Để Speaking như người bản xứ không hề khó với các chùm Idiom của Linh ngày hôm nay nha, chỉ cần một đến hai idioms trong bài nói thôi đã đủ gây ấn tượng với giám khảo rồi, tuy nhiên đừng lạm dụng chúng quá nhiều nhé. Muốn đạt trình IELTS Speaking mượt mà như native speakers thì lấy ngay giấy bút ra và take note lại những idiom nào các bạn cảm thấy thú vị nha. Linh chúc các bạn học tốt!
- A far cry from something: very different, almost the opposite
Eg: The movie was good, but it was a far cry from the book it was based on.
- A close call: a situation in which something bad almost happened.
Eg: I had a close call! A big truck almost hit me!
- All along: all the time
Eg: I knew all along that Jack wasn’t telling us the whole story.
- All’s well that ends well: a successful outcome is worth the effort.
Eg: I’ve completed writing my book after all painful work. All’s well that ends well.
- All of a sudden: something happening quickly, without advance warning.
Eg: It started out to be a beautiful day. Then, all of a sudden, it became cloudy and began to rain.
- All thumbs: clumsy
Eg: Look at Martin he broke the antique vase. He’s all thumbs.
- As a rule:usually, customarily.
Eg: As a rule I never stay out late on a week night, because I have to get up early the next morning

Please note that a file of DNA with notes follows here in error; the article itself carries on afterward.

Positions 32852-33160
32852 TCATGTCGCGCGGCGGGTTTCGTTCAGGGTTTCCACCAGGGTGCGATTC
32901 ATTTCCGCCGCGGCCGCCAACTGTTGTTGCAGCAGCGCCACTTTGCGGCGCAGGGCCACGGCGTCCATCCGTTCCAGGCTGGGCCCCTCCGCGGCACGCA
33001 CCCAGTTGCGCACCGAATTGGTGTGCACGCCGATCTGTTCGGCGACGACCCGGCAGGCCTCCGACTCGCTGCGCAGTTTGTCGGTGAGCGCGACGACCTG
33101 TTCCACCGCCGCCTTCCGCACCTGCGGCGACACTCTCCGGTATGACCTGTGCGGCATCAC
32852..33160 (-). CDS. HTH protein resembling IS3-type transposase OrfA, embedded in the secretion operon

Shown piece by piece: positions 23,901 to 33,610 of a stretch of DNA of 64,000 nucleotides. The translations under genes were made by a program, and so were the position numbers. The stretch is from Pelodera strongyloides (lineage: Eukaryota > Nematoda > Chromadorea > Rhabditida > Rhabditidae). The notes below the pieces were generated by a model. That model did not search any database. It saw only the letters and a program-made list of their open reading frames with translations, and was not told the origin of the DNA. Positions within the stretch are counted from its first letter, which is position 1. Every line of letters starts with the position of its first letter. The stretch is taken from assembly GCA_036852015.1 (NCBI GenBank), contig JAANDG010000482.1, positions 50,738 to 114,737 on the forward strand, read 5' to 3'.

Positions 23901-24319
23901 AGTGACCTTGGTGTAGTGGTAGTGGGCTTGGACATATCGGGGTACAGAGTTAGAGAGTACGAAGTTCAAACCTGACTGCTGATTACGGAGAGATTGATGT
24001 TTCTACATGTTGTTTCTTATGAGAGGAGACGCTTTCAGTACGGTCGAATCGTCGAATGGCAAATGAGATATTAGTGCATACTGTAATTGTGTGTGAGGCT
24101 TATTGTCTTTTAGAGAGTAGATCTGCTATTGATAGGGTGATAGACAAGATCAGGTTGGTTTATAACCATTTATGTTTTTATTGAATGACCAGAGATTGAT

- As far as someone is concerned: in one’s opinion/
Eg: As far as I’m concerned, it’s too cold to go swimming this afternoon.
- As long as: because something else is happening at the same time.
Eg: As long as you’re going to the drugstore anyway, buy me some aspirins.
- As luck would have it: the way things happened.
Eg: I made good note for my speech, but as luck would have it, I forgot to take them with me.
- At all: used with negative expressions to give emphasis.
Eg: I’ve read that book, but I didn’t like it at all
- At the end of one’s rope:at the limit of one’s ability to cope.
Eg: Marry may decide to divorce John. She is at the end of her rope.
- Bark worse than one’s bite: not as bad tempered as one appears.
Eg: Mr. Hopkins shouts harshly to his students but his student don’t care. The know that his bark is worse than his bite.
- Be behind the times: not be up-to-date, modern in one’s thinking.
Eg: He’s not a good teacher. He’s behind the times in his methods.
- Be bent on something: Have a strong desire to do something.
Eg: I told Harry not to drive his car in such bad weather, but he was bent on leaving right away.
- Be better off: be better on a long-term basis.
Eg: Do you think I’d be better off quitting my present job and going to New York?
- Spill the beans: reveal a secret.
Eg: Yes, it’s too bad that someone spilled the beans and ruined Harry’s surprise.
- Spread oneself too thin: become involved in too many activities.
Eg: Although Teresa has always been an excellent student, her marks have been going down lately because she is spreading herself too thin.
- Stand a chance: have the possibility.
Eg: If he lied to you about one thing, it stands to reason that he’s lie about other things, too.
- Stick out one’s neck: take a risk.